In a press conference today, Legia major shareholder, Dariusz Mioduski, has been scathing about Celtic, who benefited from Legia’s mistake last week. Perhaps his most important comment was, “The football family of Legia are all suffering now. Their dreams are shattered, it’s against football values”.
There can be no doubt that Legia are suffering and that their punishment was in no way proportional to their mistake. Some of this hurt is inevitably going to find its way to Celtic, who Legia apparently asked to withdraw from the tournament before the Disciplinary Committee sat. Celtic, Legia inform us, declined to respond. My understanding is that the rules do not allow for input from the losing team when a suspended player has been involved – as they do when an ineligible player is involved.
Former Juventus-great and current chief of the Polish FA Zibi Boniek had earlier said, “Everyone thoroughly looked into this matter, but Michel Platini and Giorgio Marchetti [from Uefa]said one thing, ‘Zibi, there is no backdoor. Nothing. Regulations do not provide for any other penalty. We are very sorry’.”
If there was a possibility Celtic could choose to forgo their place in favour of Legia, Celtic would be presented with a moral dilemma, but I don’t think the club’s actions would be any different. Their reluctance to ‘pick up the phone’ to Legia suggest as much.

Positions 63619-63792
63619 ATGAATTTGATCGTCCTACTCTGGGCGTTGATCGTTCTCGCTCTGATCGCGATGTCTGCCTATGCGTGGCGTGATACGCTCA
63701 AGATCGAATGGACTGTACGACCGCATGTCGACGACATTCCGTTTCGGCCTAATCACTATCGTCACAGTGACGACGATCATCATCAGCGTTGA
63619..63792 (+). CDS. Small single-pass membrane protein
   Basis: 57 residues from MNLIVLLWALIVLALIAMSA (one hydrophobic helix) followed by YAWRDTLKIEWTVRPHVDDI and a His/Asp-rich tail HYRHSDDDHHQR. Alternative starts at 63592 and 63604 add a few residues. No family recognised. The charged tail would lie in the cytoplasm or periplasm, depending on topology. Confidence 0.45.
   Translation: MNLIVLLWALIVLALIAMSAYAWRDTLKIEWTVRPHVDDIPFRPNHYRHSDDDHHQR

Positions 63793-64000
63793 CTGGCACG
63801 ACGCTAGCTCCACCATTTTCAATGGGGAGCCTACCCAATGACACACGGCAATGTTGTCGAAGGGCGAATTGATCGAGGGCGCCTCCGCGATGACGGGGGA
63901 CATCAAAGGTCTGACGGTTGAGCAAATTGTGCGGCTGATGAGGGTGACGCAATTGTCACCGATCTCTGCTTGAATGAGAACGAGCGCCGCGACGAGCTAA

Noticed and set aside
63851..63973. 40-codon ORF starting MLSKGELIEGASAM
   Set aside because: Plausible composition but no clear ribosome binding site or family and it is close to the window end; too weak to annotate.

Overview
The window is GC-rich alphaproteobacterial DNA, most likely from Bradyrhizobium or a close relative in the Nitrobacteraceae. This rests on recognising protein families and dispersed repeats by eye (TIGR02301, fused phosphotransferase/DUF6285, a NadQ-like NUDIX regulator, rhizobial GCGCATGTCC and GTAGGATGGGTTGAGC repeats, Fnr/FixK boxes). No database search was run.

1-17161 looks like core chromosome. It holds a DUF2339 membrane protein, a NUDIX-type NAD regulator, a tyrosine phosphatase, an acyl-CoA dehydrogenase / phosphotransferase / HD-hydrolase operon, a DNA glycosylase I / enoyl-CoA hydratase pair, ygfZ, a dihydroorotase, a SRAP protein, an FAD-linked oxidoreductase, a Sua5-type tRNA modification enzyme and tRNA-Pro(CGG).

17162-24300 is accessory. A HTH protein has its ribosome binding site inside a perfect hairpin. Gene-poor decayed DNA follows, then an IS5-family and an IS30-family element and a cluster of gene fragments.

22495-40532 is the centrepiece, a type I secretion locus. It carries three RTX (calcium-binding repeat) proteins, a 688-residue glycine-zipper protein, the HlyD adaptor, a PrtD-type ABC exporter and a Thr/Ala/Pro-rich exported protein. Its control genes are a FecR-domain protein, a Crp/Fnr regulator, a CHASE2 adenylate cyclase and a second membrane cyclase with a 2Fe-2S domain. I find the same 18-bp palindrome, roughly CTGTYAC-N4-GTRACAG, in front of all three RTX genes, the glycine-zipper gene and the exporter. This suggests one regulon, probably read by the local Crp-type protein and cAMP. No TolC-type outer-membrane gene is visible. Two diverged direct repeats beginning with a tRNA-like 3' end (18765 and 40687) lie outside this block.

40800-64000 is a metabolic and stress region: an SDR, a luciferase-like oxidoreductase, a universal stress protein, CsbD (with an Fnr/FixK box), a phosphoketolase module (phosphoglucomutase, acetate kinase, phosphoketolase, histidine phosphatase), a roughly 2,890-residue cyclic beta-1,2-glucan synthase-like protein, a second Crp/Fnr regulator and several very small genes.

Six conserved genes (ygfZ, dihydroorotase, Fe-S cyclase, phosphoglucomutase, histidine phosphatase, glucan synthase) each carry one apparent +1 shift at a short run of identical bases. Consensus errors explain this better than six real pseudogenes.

One area where Mioduski’s information differs from Celtic’s is where he states “No-one at UEFA in Nyon was even considering a 3-0 forfeit Celtic win on the morning of the ruling.” I understand Celtic were told the exact opposite, that a forfeit was the only outcome possible, corroborating what Platini and Marchetti told Boniek.
Our very best wishes to Fraser Forster, who yesterday became a Southampton player. Southampton have an enormous rebuilding exercise ahead after selling the majority of their first team players this summer. They now have a good keeper, who I expect will be busy in the opening months of the season.
After my article yesterday on Fraser Forster’s dedication to his work, a CQN’er sent me this nugget:
“My brother used to go to the dancing with Jinky. He would go to Jinky’s to collect him and Jimmy would be all suited up, apart from wearing his sand shoes, as he would be practicing his dribbling while waiting to be picked up”.
There are no shortcuts to brilliance.[calameo code=000390171ae033f39a0c4 lang=en page=120 hidelinks=1 width=100% height=500]